"To believe that there is even a tenuous connection between brains and computers requires a very special kind of stupid, the kind that requires years of study at our finest universities."

Heh, heh, heh! The reincarnation of Archie Bunker!

It's almost certainly too late and futile to offer this advice, but: Grow up. And talk to or read people who know about brains and computers before you start slinging insults.

A few things everyone should carry in their car are: a) a car tire pump, not the same thing as a bicycle tire pump, b) a tire pressure gauge, c) a spare full-size wheel, not the mini-wheels so common these days, and most importantly d) a real cross-shaped lug wrench, not the mini-wrenches which are sold with the car. You cannot reliably expect to remove the lug bolts with those mini-wrenches. If you've got all those things, you can recover from a blowout and get back on the road, assuming you know how to use them. (I never cease to be amazed how young putative adults today do not know how to do basic things like using a plunger to solve a plumbing blockage or change a washer in a dripping faucet.)

"c) a spare full-size wheel, not the mini-wheels so common these days"

This depends on the car. With Subarus and (I assume) other AWD cars using tires with different diameters for any non-trivial distance can damage the drivetrain, so swapping in a full-size spare has no advantage. Either way you want to visit a tire shop ASAP to patch the flat tire, buy a new set, buy a single tire shaved down to match the wear of your current ones. Also carrying a full-size spare has the disadvantage that tires are big and would take up a significant portion of the car's cargo capacity.

Generally speaking, my spare tires are the best of the previous set of four when I buy new tires. I've never heard of tires being shaved down.

This isn't true. Current specs allow the 4x4 drivetrains to operate with different size tires over arbitrarily long distances which is why OEMs are doing this. Tires are also very large using an spare on an 18" rim will sacrifice to much cargo space.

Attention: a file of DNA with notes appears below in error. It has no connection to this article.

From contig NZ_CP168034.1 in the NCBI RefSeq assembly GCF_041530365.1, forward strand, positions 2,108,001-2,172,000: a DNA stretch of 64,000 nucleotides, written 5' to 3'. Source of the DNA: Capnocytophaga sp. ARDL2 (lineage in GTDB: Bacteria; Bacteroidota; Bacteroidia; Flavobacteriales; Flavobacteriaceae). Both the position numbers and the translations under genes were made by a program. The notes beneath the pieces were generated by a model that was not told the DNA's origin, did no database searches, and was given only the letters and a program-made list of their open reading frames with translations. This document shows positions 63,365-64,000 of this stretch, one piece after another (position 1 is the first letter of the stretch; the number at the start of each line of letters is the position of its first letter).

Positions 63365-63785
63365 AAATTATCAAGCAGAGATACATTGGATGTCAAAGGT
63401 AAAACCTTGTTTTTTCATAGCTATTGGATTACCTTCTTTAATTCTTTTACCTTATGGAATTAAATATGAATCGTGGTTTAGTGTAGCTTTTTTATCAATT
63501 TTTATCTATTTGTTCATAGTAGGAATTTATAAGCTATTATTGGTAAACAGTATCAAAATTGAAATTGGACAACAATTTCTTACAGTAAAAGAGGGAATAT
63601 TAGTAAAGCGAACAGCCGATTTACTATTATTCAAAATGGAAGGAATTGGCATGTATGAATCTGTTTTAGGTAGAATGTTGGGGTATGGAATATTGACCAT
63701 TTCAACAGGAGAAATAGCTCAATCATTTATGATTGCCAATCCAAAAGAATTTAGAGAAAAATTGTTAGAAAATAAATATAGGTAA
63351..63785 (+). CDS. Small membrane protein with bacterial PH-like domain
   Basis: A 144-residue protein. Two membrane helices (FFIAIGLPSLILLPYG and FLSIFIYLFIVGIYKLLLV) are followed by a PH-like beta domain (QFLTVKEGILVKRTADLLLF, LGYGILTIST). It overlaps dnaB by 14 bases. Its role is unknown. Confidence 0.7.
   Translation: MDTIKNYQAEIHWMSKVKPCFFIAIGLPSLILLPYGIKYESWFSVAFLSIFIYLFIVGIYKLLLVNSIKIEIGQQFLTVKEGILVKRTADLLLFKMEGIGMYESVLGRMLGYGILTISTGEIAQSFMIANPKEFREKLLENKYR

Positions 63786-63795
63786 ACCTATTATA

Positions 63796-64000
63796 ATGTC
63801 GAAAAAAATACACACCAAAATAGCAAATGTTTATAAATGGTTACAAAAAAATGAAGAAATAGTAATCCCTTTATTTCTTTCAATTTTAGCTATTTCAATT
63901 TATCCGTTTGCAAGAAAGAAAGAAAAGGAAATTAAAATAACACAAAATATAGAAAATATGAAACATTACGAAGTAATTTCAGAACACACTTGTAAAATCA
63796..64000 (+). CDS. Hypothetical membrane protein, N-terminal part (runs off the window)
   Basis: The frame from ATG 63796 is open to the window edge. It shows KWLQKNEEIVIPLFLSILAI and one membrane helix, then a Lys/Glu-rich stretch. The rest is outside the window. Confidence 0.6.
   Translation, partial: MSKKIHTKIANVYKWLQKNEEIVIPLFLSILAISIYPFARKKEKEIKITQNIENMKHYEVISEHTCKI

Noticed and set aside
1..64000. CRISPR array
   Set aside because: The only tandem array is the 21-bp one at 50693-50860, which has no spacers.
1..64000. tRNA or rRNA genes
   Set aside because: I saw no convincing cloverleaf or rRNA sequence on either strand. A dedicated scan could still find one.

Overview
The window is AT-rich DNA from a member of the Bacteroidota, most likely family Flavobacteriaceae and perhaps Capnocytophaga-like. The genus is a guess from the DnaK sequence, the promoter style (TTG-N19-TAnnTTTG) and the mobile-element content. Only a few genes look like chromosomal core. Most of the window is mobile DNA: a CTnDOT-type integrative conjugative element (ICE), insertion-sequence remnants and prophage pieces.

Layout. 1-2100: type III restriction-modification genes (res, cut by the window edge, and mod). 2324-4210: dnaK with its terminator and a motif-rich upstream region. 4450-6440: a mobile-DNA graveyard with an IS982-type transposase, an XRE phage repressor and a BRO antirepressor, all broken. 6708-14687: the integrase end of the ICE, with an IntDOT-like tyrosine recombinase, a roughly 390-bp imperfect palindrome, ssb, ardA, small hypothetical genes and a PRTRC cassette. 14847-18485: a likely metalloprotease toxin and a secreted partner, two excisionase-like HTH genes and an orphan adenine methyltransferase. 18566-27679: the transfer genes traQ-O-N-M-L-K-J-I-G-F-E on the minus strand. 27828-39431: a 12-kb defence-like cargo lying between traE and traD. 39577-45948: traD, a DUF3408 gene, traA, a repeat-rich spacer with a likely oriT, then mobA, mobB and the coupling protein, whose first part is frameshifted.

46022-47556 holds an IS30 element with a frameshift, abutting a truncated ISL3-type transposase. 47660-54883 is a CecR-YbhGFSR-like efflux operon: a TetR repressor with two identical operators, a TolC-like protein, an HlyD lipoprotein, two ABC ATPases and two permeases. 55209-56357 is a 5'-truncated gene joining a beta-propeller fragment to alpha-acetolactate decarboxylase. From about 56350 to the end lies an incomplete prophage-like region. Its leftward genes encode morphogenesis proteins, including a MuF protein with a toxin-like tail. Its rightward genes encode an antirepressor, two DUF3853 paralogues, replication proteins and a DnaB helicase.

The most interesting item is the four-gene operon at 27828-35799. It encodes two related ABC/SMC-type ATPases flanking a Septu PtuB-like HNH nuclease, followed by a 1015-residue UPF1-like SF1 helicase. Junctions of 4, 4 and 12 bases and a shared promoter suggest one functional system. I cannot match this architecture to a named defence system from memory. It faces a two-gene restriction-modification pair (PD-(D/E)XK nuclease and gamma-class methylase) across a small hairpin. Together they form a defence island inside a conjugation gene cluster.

Dan, on AWD vehicles if it's not true the dashboard certainly tells you it is. I've got an Acura AWD and because I neglected to rotate the tires when I knew I should, I ended up where I had to replace two tires. When I took two smaller wheels off an old Acura to get to the tire shop the dashboard very quickly started lighting up with transmission and drivetrain warnings because the front and rear wheels were traveling different numbers of rotation to go the same distance. I had to replace the other two tires with the other two smaller Acura tires to get rid of this and then drove the two bad tires over and got them replaced and drove them home and replaced all the smaller tires with the original new wheels. I don't know if the cars are actually strong enough to withstand the issue but with something like a drive train I'm not inclined to let lots of transmission and drivetrain warning signs remain on.

Nick M, your comment about the AWD with different diameters is an important one. Nevertheless, a full-sized spare is still better than the puny ones to get to the place where you get the originally sized tire repaired because you still have better driving, and the size differential of the puny one is even greater and has more potential impact on the AWD. I had to think about this a great deal recently because I lived the experience when I needed to replace two tires on my AWD car (my fault that it happened). One thing though - I think AWD can do a decent job of adjusting if only one of the tires is off. My old FWD had a full-sized spare. In both cases they bump the trunk bottom up a bit but not in any disruptive way.

When I got my daughter's car the first two things I did were to get a real spare tire for her and a real bottle jack, an air gauge, a real lug nut wrench, and an air pump, and then while I was at it got the bottle jack for my own car since I didn't have it.

"Also carrying a full-size spare has the disadvantage that tires are big and would take up a significant portion of the car’s cargo capacity."

Yes, in a poorly designed car. An E36 BMW M3, a not overly large car with big tires/wheels, for example, had a full size spare on a matching alloy wheel neatly tucked under the floor of the trunk which could hold four passengers stuff without undue strain.

The reason manufacturers have gone to minispares, "mobility kits", or "runflats" is nothing more than they are cheaper than putting in a full size spare.